Papers of the American School of Classical Studies at Athens — 1.1882-1883

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It need hardly be said that we have here a representation of the
birth of Dionysus. The seated figure is Zeus, from whom the youthful
god Hermes has just taken the new-born child. The subject was a
favorite one with the ancients, as is shown by the frequency of the
scene in bronzes, gems, and coins, besides the other instances in
sculpture.* The two figures upon either side of Zeus and Hermes
are more difficult to explain, though they evidently stand as guards
over the birth of the infant. The legs of the figure upon the extreme
left of the group are entirely destroyed, and of the lower parts of the
body only portions of the feet remain. The right arm is wanting
below the elbow, but with the left the figure holds aloft a round shield.
The figure upon the other side of the group has suffered less, and,
with the exception of the lower right arm, it is in good preservation.
With his left arm this guardian also holds a shield, but does not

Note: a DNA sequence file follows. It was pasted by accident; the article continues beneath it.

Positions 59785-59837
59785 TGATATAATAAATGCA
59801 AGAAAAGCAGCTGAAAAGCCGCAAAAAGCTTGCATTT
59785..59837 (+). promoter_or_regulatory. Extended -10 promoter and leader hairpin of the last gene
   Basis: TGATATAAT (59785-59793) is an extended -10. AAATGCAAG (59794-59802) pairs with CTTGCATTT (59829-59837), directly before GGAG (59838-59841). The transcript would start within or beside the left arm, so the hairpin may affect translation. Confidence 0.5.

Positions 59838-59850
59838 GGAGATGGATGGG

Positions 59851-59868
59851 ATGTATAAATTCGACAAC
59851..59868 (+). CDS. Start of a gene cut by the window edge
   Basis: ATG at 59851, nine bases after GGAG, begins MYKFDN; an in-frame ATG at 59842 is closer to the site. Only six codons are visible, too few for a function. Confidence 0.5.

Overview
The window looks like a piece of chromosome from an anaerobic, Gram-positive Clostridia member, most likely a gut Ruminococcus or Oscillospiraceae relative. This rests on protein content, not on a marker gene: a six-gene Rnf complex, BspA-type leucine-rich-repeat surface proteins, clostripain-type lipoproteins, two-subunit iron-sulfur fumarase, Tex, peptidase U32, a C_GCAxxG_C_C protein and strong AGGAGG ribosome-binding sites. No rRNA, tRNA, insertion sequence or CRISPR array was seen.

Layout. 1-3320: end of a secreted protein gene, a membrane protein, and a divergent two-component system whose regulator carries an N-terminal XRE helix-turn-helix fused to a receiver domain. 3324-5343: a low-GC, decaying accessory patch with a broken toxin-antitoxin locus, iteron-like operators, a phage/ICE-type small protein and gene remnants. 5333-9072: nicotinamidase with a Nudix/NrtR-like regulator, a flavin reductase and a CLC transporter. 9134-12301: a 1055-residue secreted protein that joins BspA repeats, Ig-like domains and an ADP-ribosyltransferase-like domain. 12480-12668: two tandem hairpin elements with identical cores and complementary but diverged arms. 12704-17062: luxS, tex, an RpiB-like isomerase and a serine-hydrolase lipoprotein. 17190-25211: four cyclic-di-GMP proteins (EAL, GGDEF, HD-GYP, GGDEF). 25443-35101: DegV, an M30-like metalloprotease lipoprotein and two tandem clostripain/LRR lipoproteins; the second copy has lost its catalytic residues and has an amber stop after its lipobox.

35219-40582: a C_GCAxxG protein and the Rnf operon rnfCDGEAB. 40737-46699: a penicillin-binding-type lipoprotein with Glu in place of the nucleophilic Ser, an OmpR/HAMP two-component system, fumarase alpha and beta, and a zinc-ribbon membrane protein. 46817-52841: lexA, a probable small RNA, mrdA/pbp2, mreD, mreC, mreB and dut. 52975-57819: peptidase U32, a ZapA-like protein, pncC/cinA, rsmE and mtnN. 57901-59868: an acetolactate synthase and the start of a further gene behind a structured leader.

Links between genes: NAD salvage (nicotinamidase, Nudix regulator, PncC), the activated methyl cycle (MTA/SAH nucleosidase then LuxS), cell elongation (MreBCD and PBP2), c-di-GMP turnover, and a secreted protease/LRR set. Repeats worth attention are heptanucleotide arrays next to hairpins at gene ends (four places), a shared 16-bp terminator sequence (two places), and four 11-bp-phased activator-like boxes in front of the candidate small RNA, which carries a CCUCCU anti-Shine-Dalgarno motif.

raise it aloft as his companion does. Matz suggests that these figures
have been introduced at the birth of Dionysus in imitation of the
Cretan myth about the infant Zeus, and remarks : " The Orphic
bards thenceforth assigned the same protectors {i.e., as to Zeus) to
Dionysus Zagreus, son of Zeus and Persephone (Lobeck, Aglaophamus,
P- 555)' t0 defend him from the wiles of the Titans, whence the
transfer to the son of Semele is very easy." \

The next group also can be interpreted with tolerable certainty.
Upon each side of a small altar stands a male figure. The one upon
the right is clad in a short garment, over which is cast an animal's
skin ; he wears also a cothurnus. Behind him is the graceful figure
of a young man, over whose left shoulder and arm hang a light
mantle, caught together just below the right shoulder. His right
arm, now gone below the elbow, was extended ; and the hand, as
Matz suggests, may have shaded his face. The figure upon the left
of the altar is more simply clad in a short tunic ; with his right arm,
now destroyed, he was evidently dragging a goat,! which is seen

* Cf. yonrnal of Hellenic Studies, April, 1SS2, p. 107; and an article in the
same number, by A. H. Smith, upon the Hermes of Praxiteles, in w hich, although
the author has collected a large number of representations of the birth of Diony-
sus, our relief has been overlooked.

f Upon the subject of the Curetes and Corybantes, and their relations to the
myth of Dionvsus, cf. A. Brown, The Great Dionysiack Myth, Vol. I. p. 128 ff.
Cf. Gerhard, Antike Bildwerke, CIV.; and Muller-Wieseler, Denkm'dler der alien
Kunst, II. XXXV. 412.

% Verg. Georg., II. 380: Non aliam ob culpam Baccho caper omnibus aris
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